The complainant, Portsmouth City Council, believed that the combination of the strength of the product plus the fact the product is served in a 500ml non-resealable can encouraged consumers to drink immoderately. The council commented on the
As once opened [the product] must be consumed or rapidly lose quality of taste etc. This encourages people to drink the entire can in one serving... thus breaching the Portman Group Code under paragraphs 3.2(f) and 3.2 (g).
The product was brought to the attention of the Panel prior to the consultation on the Chief Medical Officers' (CMOs') 2016 Low Risk Drinking Guidelines, and was put on hold until the Guidelines Review had concluded. The Panel noted that the
current CMOs' guidelines did not contain a daily or single occasion drinking guideline, and the Panel could not infer from the evidence presented to the CMOs by the Guidelines Development Group that 4.2 units on a single occasion was an
immoderate (whether because of increased risk to health or safety or otherwise) level of drinking. The Panel therefore concluded that there was insufficient evidence to find a breach of Code paragraph 3.2(f).
The Panel could not see anything on the packaging that would encourage a consumer to drink rapidly or to down a product in one. Accordingly, the Panel did not uphold the product under Code paragraph 3.2(g).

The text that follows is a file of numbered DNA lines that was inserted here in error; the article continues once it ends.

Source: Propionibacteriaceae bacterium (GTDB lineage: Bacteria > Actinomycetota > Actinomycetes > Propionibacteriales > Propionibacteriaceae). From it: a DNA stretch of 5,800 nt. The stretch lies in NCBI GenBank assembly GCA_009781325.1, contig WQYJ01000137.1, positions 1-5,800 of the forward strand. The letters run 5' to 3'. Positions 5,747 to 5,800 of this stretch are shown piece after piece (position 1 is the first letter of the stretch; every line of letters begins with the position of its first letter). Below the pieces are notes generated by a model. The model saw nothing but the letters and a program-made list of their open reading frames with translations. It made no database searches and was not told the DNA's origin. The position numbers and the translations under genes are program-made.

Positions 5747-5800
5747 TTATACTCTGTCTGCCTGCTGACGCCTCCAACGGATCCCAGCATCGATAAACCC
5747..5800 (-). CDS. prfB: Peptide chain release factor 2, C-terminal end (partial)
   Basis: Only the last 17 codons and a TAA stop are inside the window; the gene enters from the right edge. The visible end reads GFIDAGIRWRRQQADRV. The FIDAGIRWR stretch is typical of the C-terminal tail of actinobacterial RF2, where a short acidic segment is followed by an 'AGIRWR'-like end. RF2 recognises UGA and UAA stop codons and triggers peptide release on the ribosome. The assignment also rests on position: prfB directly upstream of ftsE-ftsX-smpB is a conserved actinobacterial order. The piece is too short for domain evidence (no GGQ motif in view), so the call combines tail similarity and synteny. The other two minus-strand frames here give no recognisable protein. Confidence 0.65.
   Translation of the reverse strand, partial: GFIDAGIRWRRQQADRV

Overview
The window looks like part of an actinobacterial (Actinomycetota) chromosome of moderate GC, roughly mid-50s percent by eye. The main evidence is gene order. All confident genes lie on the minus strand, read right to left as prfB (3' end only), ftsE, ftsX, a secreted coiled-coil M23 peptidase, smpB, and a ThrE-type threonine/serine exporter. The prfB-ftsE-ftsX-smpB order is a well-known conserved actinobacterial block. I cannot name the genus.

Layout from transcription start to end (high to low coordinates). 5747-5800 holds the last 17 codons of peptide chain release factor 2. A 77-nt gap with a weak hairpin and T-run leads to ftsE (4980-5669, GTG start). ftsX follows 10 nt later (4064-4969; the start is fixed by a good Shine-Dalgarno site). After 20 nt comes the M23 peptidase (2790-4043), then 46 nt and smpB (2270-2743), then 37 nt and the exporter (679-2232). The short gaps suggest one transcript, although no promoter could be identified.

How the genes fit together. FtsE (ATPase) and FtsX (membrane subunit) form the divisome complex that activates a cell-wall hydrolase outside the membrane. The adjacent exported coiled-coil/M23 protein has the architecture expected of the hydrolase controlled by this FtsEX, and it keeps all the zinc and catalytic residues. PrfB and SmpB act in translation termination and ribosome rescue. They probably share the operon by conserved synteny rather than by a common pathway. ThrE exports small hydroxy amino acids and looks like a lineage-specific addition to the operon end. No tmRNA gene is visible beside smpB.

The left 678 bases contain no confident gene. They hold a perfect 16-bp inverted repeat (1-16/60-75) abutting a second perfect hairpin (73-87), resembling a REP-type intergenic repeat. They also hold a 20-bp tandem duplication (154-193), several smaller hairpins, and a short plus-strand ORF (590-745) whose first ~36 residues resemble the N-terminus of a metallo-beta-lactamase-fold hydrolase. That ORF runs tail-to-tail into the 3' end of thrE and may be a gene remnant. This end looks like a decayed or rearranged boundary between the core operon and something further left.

Secretary to the Independent Complaints Panel, Kay Perry said:
Alcohol producers must be mindful not to encourage immoderate or irresponsible drinking when designing the packaging of their products. If they are in any doubt, the Portman Group Advisory Service is free and confidential, and responds to all
enquiries within two working days.
Ministers have summoned media bosses for censorship talks about 'accuracy' in journalism amid growing concern over the rise of 'fake' news. Matt Hancock, the minister of state for digital and culture policy, has asked UK newspaper industry
representatives to join round-table discussions about the issue.
The UK government's decision to hold talks on the issue follows Hancock's statement to the House of Commons last November that ministers were considering the implications of the dissemination of fake news on social media sites .
The News Media Association took the opportunity to plug its own brand of 'quality journalism', such as that from the Daily Mail. Lynne Anderson, the News Media Association's deputy chief executive said:
There is now an urgent need to look at the value chain of digital news, and the industry is ready to play a full part in working towards finding a solution which sees the content creators fairly rewarded for their investment in news production.
The recent debate around fake news has again highlighted the vital importance of the quality journalism produced by news media publishers which underpins democracy by holding power to account.